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Daddy U-Roy is dead


Fans of the legendary toaster known as U-Roy have taken to social media to mourn his passing. While details on his death are unknown at this time, tributes flowed freely on social media last night as artistes, musicians and Jamaicans expressed sorrow at the death of a pioneering godfather of Jamaican music. He was 78 years old.

Dancehall superstar Shaggy posted: Today we lost one of our hero’s !! A true legend in this game of dance hall/ Reggae if your (sic) a fan of sound system, then your a fan of Stur Gav sound. With such greats as Colonel Josey Whales (sic) and Charlie Chaplin, pioneers in this game … with a catalogue of amazing recordings U Roy was a master at his craft. Rest Well daddy Roy!! R.I.P. walk good.

David Rodigan posted on Twitter: “RIP Daddy U Roy the iconic toaster who changed the paradigm of Jamaican music when he voiced the ‘Version Galore’ album …I was always in awe of him; the tone of voice, the cadence, the lyrical shimmering and riddim riding made him ‘the soul adventurer’ .

Another fan chimed in on Twitter: “Wake the town and tell the people that the legendary Daddy U Roy “Ewart Beckfort” has passed away. RiP to the godfather of toasting and rapping.”

@ireggaeday wrote: “Wake the town n tell the people RIP Daddy U Roy, born Ewart Beckford, recognized for his pioneering musical style and his Stur Gav sound system rocking dancehalls worldwide and was responsible for the rise of deejays Super Cat, Josey Wales, Charlie Chaplain et al”.

Born Ewart Beckford, he grew up in Jones Town, and raised in a religious and musical family. He was influenced by early toaster Count Matchuki and he started his professional career as a DJ in 1961 on Dickie Wong’s sound system (originally called Doctor Dickies later changed to Dickies Dynamic) moving later to the Sir George the Atomic sound system. Beckford then worked on Sir Coxsone Dodd’s sound system where he ran the number two set while King Stitt “The Ugly One” ran the main set.

In 1970, Jamaican singer John Holt, who was the lead vocalist of the Paragons at the time,  heard Beckford toasting over a Duke Reid track at a dance. Holt recommended U Roy, and soon after, an informal recording deal was arranged.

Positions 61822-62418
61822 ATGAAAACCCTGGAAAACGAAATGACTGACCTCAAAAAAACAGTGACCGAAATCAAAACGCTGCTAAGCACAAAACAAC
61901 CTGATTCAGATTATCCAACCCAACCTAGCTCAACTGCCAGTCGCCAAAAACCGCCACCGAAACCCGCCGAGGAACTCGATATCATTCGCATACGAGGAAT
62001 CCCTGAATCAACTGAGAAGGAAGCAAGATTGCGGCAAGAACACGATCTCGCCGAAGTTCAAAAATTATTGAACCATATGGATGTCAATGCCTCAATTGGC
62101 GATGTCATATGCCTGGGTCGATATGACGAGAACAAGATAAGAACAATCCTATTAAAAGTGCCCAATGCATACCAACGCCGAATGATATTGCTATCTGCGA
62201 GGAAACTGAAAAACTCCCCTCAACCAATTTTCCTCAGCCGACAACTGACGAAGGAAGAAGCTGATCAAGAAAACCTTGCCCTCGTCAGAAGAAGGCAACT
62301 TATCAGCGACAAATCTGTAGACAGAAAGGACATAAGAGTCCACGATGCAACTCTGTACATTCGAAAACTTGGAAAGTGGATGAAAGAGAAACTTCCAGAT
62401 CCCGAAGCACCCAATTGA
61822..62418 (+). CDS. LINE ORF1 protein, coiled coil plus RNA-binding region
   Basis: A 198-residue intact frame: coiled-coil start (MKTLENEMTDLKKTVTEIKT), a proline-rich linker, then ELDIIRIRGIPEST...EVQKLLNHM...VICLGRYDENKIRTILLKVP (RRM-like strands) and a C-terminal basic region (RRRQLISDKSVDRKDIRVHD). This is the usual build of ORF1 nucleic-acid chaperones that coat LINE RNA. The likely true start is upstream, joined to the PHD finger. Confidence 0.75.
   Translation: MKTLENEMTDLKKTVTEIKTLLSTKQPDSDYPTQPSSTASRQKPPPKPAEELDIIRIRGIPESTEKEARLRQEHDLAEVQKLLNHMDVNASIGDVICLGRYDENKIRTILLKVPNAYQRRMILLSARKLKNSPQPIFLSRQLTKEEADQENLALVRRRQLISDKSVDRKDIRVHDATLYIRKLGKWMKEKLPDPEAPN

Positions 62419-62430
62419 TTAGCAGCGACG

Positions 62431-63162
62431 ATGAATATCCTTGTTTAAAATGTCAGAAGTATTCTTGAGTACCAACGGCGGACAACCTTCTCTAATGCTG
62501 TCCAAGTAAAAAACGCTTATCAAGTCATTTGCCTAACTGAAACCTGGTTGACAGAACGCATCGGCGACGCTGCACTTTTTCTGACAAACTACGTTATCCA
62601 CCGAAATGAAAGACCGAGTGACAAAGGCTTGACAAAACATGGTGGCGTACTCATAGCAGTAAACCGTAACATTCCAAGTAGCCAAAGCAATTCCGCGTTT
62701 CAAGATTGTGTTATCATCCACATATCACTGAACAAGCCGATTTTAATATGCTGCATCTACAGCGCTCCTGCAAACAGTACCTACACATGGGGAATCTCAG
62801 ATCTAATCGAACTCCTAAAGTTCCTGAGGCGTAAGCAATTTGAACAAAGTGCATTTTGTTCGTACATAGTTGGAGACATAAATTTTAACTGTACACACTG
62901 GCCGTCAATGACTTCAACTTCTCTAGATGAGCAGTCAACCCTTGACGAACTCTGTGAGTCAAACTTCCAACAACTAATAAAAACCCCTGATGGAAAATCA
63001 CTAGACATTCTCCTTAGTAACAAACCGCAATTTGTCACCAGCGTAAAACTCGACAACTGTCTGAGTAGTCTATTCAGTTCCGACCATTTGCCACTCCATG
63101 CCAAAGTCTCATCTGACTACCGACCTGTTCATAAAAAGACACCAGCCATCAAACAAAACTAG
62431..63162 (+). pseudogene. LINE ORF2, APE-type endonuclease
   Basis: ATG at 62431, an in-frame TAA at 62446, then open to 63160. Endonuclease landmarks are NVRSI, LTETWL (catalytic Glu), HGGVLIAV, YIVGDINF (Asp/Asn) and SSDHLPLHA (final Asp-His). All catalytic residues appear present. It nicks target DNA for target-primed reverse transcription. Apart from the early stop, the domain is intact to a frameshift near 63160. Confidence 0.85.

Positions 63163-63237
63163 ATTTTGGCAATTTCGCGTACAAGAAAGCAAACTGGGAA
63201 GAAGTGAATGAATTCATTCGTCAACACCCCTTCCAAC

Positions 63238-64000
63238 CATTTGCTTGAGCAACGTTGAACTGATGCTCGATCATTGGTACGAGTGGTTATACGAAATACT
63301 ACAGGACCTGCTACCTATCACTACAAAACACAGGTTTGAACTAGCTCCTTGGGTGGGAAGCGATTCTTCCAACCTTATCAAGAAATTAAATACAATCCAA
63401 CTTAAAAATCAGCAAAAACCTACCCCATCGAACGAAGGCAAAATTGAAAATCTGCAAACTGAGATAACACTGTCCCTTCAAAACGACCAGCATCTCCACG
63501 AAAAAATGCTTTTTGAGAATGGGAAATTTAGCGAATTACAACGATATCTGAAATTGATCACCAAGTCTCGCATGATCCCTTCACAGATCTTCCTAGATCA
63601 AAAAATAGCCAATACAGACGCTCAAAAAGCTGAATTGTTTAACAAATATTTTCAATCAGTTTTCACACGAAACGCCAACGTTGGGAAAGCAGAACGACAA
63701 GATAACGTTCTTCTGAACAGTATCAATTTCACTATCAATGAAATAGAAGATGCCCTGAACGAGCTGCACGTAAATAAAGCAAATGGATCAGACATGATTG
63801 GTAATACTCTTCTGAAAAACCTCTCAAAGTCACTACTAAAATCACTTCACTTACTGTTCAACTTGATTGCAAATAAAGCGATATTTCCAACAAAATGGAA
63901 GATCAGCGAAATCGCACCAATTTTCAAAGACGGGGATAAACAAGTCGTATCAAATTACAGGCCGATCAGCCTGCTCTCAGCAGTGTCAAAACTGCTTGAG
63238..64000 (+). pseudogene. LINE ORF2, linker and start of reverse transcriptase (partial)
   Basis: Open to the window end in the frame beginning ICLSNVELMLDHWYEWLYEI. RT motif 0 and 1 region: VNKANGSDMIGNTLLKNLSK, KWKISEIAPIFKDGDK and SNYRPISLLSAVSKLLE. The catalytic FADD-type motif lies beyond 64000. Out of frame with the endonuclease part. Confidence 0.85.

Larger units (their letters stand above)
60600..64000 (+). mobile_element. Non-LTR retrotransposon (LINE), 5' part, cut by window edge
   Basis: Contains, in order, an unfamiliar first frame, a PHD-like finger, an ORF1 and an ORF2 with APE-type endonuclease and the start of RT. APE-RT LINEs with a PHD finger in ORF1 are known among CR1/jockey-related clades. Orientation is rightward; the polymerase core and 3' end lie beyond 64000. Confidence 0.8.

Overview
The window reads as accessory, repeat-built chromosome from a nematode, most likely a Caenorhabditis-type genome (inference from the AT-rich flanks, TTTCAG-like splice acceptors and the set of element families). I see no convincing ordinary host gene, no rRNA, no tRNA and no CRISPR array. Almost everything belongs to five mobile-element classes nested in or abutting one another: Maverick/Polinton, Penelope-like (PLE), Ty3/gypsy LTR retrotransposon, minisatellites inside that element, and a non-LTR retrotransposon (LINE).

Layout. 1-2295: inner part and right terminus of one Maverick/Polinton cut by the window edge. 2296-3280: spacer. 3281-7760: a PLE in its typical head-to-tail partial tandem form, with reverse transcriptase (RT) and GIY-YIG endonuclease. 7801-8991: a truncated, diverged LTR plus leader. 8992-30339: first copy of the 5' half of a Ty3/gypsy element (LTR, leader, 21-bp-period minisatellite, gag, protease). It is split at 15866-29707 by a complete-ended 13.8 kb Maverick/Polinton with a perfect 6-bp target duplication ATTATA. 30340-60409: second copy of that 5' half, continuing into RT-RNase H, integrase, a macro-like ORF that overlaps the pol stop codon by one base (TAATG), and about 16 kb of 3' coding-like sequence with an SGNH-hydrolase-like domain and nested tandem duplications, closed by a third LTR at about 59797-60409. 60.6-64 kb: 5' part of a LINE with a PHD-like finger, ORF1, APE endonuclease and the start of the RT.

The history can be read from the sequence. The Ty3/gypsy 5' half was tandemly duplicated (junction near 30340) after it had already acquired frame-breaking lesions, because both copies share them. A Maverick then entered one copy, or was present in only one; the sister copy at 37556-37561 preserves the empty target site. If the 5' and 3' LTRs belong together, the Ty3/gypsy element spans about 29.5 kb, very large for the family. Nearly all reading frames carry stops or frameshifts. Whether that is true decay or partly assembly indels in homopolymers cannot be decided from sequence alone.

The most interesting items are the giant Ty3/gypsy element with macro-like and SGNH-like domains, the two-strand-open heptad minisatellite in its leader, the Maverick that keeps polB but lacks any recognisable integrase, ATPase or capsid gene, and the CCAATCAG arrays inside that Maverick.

Beckford’s first two singles released on Duke Reid’s Treasure Isle label were iconic smash hits. Those singles, “Wake the Town” (1970) and “Wear You to the Ball” (1970), dominated the airwaves and established his reputation as one of Jamaica’s most popular toasters.

Beckford was the first toaster to popularize the form through a series of successful releases on the Duke Reid label gaining a wider audience for toasting. This approach to production and the remixing of previously recorded tracks with a new vocal influenced the early hip-hop pioneers such as  Kool Herc.

According to Wikipedia, in 1975, the album Dread in a Babylon was released in the US, Europe and Jamaica by Virgin Records, achieving significant sales in the UK . The track “Runaway Girl” from the album was released as a single in Europe that same year. The success of ‘Dread in a Babylon’ led to a series of Tony Robinson produced albums: Natty Rebel (1976), Rasta Ambassador (1977) and Jah Son of Africa (1978). Beckford’s international popularity led to the album Natty Rebel being released in 1976 on Virgins’ imprint Front Line label in Nigeria as well as in France on Virgin and Polydor.

One of his most significant achievements was the establishment of his own sound system which he named Stur Gav after his sons in 1978. The sound system would then launch the careers of a younger generation of toasters and singers including Ranking Joe, Jah Screw, Charlie Chaplin and Josey Wales.

In 1980 the pop group Blondie had a world-wide hit with the reggae track “The Tide Is High” which prompted Virgin to re-release the original Paragons’ track from 1967 and the 1971 U-Roy version as a single that same year.

U Roy’s most recent album is Pray Fi Di People which was released in 2012.

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